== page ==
Andreas Vesalius lived in a time of monumental historical changes: of intellectual growth and stimulation, of political and religious restructuring, of wars and plagues. Vesalius was born into a Flemish family of physicians who served in the imperial court. He grew up in an enriched intellectual environment, received a quality education, and like his father and grandfather before him, was drawn to medicine. Vesalius’ interest was in the study of human anatomy.
Galen, a Greek doctor who had lived in the 3rd century BC, had been the standard of knowledge about human anatomy for almost 2000 years. However, Vesalius began to detect errors in Galen’s understanding. He began to realize that Galen had used animal corpses for dissection and had used these investigations as a basis for his writings of human anatomy. Vesalius, in contrast, used human corpses to study human anatomy. Thus, Vesalius was much more accurate in his understandings and descriptions. He also pioneered a new style in teaching anatomy, inviting his students to watch him in the process of dissecting cadavers as he lectured, rather than just listening to readings in the subject. When corpses were not available for object lessons, Vesalius drew large illustrations and mounted them in a visible place in the lecture room so that students could see as they learned anatomy.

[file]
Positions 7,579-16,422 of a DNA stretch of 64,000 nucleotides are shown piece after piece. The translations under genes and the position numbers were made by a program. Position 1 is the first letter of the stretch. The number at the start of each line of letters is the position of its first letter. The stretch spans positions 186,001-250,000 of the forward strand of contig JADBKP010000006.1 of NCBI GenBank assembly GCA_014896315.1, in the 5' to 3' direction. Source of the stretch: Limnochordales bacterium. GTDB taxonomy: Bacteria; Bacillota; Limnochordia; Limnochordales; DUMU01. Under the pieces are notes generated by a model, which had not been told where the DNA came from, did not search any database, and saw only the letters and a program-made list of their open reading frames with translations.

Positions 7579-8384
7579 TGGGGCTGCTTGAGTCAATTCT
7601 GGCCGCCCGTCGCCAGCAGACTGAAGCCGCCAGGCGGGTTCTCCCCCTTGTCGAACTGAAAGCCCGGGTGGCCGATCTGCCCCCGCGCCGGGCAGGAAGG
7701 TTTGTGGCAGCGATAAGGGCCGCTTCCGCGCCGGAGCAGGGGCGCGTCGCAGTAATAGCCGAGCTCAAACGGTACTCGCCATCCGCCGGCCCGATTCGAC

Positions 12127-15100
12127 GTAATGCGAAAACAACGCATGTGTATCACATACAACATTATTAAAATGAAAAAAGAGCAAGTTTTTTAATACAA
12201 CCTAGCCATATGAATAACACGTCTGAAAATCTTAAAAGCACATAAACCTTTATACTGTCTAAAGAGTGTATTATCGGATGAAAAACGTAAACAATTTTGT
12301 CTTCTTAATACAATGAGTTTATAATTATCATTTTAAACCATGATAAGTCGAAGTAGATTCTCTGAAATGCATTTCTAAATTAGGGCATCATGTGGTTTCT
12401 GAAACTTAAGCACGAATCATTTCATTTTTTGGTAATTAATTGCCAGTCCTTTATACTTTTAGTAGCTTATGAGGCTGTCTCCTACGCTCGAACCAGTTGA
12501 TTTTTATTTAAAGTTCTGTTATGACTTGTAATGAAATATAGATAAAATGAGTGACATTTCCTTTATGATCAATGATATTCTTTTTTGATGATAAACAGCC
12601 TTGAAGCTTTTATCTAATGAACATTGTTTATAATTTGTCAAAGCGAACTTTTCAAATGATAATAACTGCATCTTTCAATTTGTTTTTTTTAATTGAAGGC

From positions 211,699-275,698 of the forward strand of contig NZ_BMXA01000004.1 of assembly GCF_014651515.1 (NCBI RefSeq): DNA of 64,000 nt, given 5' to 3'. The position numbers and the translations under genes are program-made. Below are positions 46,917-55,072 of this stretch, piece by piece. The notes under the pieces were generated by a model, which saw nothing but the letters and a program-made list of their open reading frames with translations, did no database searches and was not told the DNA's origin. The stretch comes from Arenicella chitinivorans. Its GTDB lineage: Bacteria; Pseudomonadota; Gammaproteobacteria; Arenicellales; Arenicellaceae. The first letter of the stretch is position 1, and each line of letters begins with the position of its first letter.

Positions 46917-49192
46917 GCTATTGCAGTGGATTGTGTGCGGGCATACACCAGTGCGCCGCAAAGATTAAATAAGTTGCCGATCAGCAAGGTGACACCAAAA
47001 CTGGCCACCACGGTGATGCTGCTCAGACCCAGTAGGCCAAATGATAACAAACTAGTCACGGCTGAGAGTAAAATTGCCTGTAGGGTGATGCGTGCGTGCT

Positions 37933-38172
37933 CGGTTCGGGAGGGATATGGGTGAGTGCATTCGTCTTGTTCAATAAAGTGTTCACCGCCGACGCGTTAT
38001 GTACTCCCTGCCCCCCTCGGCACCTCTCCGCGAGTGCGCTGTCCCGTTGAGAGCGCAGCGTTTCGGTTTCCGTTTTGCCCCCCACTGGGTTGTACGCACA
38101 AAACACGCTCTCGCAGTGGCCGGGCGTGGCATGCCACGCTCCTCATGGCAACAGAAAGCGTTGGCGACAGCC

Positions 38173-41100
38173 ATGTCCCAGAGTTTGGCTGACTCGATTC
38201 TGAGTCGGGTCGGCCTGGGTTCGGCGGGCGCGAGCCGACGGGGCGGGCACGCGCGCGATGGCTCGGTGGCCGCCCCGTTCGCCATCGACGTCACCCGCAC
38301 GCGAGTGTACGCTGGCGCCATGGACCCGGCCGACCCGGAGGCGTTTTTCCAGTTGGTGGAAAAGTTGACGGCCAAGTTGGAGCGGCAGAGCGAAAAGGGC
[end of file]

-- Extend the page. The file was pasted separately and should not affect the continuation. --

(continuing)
Vesalius is considered to be the Father of Human Anatomy. He wrote a 7 volume work entitled The Fabric of the Human Body (De Humani Corporis Fabrica), which was published in 1543. These texts are written in highly stylized, classical Latin. The work is illustrated with over 300 drawings done by students of the famous artist, Titian. Thus Vesalius’ work is useful from the perspective of art, history, and medicine.
However, Vesalius’ use of human specimens was taboo. From the time of the ancient Greeks, dissecting corpses had been considered an unacceptable practice. Medical, social and religious conventions forbade it. Even though Vesalius had served in the courts of the Emperor Charles V and his son Phillip II, he was not immune to charges of grave-robbing brought against him by the Inquisition. It has been speculated that the standard death sentence was, in his case, commuted to a lesser punishment: a pilgrimage to Jerusalem. Whether this was the cause and motive for his voyage there remains unknown. Perhaps he made the trip in order to prove his orthodoxy and piety. In any event, on his return voyage from the Holy City, Vesalius died in a shipwreck.